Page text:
President Trump's nuclear football detail—a Secret Service member identified as 'Rick' (top photo-left, bottom photo-right), mingling with Mar-A-Lago guests in 2017, c/o Samuel Oakford's twitter

The nuclear football

The nuclear football is known by a few names, including the ‘Presidential Emergency Satchel’ and the ‘black box’. It’s perhaps the most dangerous briefcase in the world, as the contents are said to allow the President of the United States to authorize a nuclear attack while away from fixed command centers.

The current concept of the nuclear football originated just after the Cuban Missile Crisis when John F. Kennedy became concerned that a commander in Cuba may launch missiles without being authorized to do so by Moscow.

If the president ordered that nuclear weapons were to be used, they would be taken aside by whoever is carrying the briefcase, and the briefcase would then be opened accordingly. Then, a command signal would be issued, and the president would review and analyze the attack options available.

The mysterious 'Somerton man' code

In 1948, a man was found dead on Somerton beach. Fingerprint and DNA tests returned nothing. He remains unidentified to this day.

However, perhaps the most intriguing thing about this man was the fact that he left behind a code - a small piece of paper folded up in his coat pocket. It said ‘Tamam Shud’ - Persian for the word ‘finished’. It appeared to have been torn from a book of Persian poetry called ‘the Rubáiyát of Omar Khayyáma’, which a doctor found had been thrown through an open window of his car.

When the back page of this book, five lines of code appeared. They have mystified code-breakers ever since. The code remains uncracked to this day.

 USA Network's "Mister Robot" — 2016

Even the most unhackable codes can be hacked

Hackers are becoming more and more advanced with each passing day. Just because these systems have not yet been broken into, it doesn’t mean that we can afford to be lax with our security measures.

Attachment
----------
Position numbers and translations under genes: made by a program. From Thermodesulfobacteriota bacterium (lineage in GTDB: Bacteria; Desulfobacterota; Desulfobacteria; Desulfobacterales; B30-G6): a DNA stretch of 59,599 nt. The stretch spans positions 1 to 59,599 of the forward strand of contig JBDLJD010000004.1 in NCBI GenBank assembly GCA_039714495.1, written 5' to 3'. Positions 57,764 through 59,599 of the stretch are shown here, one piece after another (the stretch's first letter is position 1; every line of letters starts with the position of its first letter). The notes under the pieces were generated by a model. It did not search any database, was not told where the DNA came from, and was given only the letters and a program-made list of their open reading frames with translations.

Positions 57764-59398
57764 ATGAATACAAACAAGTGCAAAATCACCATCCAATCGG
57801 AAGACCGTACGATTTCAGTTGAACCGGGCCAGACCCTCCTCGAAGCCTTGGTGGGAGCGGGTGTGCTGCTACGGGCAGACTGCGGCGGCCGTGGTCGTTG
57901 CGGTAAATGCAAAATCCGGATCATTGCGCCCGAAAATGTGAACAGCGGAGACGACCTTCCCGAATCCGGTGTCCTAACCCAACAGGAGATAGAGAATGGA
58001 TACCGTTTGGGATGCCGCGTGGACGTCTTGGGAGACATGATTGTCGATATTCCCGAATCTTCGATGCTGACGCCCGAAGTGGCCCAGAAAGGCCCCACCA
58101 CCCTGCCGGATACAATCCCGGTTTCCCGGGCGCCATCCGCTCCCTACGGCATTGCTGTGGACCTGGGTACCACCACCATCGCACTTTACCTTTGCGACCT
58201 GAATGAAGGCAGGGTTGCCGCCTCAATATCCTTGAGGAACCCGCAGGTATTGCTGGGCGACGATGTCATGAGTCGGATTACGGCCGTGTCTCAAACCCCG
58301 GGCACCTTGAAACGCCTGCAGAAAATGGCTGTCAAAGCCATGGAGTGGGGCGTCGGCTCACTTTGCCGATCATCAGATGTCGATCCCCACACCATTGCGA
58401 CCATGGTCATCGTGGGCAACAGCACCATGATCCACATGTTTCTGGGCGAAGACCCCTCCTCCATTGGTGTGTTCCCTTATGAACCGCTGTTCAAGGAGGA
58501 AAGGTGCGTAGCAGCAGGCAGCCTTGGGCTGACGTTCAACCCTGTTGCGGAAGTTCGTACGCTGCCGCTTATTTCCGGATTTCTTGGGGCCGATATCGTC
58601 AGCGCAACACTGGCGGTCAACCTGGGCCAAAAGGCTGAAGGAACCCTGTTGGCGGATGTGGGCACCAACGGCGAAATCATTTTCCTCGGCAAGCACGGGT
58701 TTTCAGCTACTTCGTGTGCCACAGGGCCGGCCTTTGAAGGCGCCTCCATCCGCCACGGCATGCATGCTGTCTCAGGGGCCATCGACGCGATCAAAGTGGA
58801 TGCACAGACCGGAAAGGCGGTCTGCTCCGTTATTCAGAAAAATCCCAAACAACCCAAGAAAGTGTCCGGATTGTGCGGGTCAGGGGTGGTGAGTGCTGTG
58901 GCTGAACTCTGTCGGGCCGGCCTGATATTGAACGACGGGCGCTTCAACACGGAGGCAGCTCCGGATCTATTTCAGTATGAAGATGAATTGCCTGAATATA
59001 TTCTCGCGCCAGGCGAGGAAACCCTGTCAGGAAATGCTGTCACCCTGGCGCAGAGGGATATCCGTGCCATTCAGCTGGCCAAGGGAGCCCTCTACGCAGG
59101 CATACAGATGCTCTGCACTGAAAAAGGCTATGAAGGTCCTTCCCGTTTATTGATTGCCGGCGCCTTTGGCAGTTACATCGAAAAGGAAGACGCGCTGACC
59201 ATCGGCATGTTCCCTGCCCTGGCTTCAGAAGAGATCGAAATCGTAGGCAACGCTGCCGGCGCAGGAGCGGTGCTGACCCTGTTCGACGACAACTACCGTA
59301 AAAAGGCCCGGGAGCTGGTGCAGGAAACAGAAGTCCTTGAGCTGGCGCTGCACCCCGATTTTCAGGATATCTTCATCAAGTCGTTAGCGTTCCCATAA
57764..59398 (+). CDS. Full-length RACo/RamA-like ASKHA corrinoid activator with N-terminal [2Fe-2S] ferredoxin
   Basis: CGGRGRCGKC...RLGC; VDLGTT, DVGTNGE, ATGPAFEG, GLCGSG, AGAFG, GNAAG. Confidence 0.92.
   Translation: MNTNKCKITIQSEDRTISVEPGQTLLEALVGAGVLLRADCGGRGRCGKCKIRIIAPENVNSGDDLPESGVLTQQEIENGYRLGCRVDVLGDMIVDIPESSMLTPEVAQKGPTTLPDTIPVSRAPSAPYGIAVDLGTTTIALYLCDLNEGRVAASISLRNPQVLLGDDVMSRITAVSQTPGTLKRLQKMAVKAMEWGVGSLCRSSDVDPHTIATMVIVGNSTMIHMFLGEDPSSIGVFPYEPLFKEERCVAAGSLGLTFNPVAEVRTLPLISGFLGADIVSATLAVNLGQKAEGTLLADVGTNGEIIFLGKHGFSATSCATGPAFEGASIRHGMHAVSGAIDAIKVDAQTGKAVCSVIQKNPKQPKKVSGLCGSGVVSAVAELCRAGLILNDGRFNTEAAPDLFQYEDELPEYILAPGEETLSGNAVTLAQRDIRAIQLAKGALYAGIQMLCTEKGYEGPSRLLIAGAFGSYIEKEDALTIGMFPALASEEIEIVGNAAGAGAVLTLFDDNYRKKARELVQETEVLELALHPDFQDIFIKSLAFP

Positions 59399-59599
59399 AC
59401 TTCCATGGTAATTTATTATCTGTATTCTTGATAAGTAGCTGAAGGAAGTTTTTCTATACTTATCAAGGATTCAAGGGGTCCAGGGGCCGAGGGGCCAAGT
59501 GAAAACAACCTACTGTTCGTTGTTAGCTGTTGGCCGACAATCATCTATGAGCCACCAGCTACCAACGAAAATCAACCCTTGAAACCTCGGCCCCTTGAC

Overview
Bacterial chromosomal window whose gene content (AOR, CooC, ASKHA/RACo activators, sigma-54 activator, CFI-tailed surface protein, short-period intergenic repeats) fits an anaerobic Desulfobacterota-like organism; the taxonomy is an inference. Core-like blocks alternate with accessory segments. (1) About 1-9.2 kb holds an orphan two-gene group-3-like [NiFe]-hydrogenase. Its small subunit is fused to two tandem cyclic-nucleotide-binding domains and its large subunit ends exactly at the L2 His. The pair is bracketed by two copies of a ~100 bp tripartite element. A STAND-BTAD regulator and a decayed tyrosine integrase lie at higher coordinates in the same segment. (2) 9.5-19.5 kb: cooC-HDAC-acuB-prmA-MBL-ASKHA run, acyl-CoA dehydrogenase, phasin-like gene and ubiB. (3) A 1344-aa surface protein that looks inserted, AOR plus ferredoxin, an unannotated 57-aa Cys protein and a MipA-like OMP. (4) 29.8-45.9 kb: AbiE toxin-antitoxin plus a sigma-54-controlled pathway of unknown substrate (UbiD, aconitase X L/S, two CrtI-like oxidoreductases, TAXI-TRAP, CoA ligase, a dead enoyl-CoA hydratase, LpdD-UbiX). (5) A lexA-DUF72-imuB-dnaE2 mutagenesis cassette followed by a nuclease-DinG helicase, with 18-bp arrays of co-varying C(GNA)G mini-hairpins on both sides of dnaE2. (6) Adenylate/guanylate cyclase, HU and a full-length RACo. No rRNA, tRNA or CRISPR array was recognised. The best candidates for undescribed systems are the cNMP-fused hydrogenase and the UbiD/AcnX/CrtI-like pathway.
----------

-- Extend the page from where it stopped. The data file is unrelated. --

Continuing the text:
But so far, it looks like hackers and thieves will have to try a little harder before they manage to break into these systems.

LinkedIn meets Tinder in this mindful networking app

Swipe right to make the connections that could change your career.

Getty Images
Swipe right. Match. Meet over coffee or set up a call.

No, we aren't talking about Tinder. Introducing Shapr, a free app that helps people with synergistic professional goals and skill sets easily meet and collaborate.

Keep reading Show less

Can the keto diet help treat depression? Here’s what the science says so far

A growing body of research shows promising signs that the keto diet might be able to improve mental health.

Public Domain
Mind & Brain
  • The keto diet is known to be an effective tool for weight loss, however its effects on mental health remain largely unclear.
  • Recent studies suggests that the keto diet might be an effective tool for treating depression, and clearing up so-called "brain fog," though scientists caution more research is necessary before it can be recommended as a treatment.
  • Any experiments with the keto diet are best done in conjunction with a doctor, considering some people face problems when transitioning to the low-carb diet.
Keep reading Show less

Golden blood: the rarest blood in the world

We explore the history of blood types and how they are classified to find out what makes the Rh-null type important to science and dangerous for those who live with it.

Abid Katib/Getty Images
Surprising Science
  • Fewer than 50 people worldwide have 'golden blood' — or Rh-null.
  • Blood is considered Rh-null if it lacks all of the 61 possible antigens in the Rh system.
  • It's also very dangerous to live with this blood type, as so few people have it.
Keep reading Show less

Want to age gracefully? A new study says live meaningfully

Thinking your life is worthwhile is correlated with a variety of positive outcomes.

Surprising Science
  • A new study finds that adults who feel their lives are meaningful have better health and life outcomes.
  • Adults who felt their lives were worthwhile tended to be more social and had healthier habits.
  • The findings could be used to help improve the health of older adults.
Keep reading Show less